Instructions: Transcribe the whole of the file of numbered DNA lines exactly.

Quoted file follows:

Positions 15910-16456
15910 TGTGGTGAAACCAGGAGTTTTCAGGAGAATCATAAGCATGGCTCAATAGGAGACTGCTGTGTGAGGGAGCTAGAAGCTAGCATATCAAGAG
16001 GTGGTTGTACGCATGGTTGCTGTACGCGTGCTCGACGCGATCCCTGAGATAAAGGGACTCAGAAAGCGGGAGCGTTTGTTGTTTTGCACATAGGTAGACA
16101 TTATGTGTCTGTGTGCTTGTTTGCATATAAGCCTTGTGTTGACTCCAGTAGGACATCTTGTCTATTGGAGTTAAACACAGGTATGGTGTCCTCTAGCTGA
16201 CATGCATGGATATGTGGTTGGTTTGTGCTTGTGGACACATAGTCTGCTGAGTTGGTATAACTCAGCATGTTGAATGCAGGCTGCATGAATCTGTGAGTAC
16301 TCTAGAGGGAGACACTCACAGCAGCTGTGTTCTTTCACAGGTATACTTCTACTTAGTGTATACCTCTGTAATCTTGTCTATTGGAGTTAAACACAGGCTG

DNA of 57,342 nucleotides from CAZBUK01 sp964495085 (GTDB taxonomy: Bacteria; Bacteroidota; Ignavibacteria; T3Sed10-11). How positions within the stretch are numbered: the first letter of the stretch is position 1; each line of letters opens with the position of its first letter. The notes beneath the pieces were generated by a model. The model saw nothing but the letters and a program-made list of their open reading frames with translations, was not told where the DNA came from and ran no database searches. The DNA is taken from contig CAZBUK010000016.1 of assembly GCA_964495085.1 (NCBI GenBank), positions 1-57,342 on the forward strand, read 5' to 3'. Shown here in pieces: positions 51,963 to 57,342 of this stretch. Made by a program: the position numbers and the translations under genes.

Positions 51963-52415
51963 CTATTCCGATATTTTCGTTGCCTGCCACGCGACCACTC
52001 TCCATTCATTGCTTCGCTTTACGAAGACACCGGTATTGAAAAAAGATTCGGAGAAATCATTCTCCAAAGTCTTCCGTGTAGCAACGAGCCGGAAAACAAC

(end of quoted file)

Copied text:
Positions 15910-16456
15910 TGTGGTGAAACCAGGAGTTTTCAGGAGAATCATAAGCATGGCTCAATAGGAGACTGCTGTGTGAGGGAGCTAGAAGCTAGCATATCAAGAG
16001 GTGGTTGTACGCATGGTTGCTGTACGCGTGCTCGACGCGATCCCTGAGATAAAGGGACTCAGAAAGCGGGAGCGTTTGTTGTTTTGCACATAGGTAGACA
16101 TTATGTGTCTGTGTGCTTGTTTGCATATAAGCCTTGTGTTGACTCCAGTAGGACATCTTGTCTATTGGAGTTAAACACAGGTATGGTGTCCTCTAGCTGA
16201 CATGCATGGATATGTGGTTGGTTTGTGCTTGTGGACACATAGTCTGCTGAGTTGGTATAACTCAGCATGTTGAATGCAGGCTGCATGAATCTGTGAGTAC
16301 TCTAGAGGGAGACACTCACAGCAGCTGTGTTCTTTCACAGGTATACTTCTACTTAGTGTATACCTCTGTAATCTTGTCTATTGGAGTTAAACACAGGCTG

DNA of 57,342 nucleotides from CAZBUK01 sp964495085 (GTDB taxonomy: Bacteria; Bacteroidota; Ignavibacteria; T3Sed10-11). How positions within the stretch are numbered: the first letter of the stretch is position 1; each line of letters opens with the position of its first letter. The notes beneath the pieces were generated by a model. The model saw nothing but the letters and a program-made list of their open reading frames with translations, was not told where the DNA came from and ran no database searches. The DNA is taken from contig CAZBUK010000016.1 of assembly GCA_964495085.1 (NCBI GenBank), positions 1-57,342 on the forward strand, read 5' to 3'. Shown here in pieces: positions 51,963 to 57,342 of this stretch. Made by a program: the position numbers and the translations under genes.

Positions 51963-52415
51963 CTATTCCGATATTTTCGTTGCCTGCCACGCGACCACTC
52001 TCCATTCATTGCTTCGCTTTACGAAGACACCGGTATTGAAAAAAGATTCGGAGAAATCATTCTCCAAAGTCTTCCGTGTAGCAACGAGCCGGAAAACAAC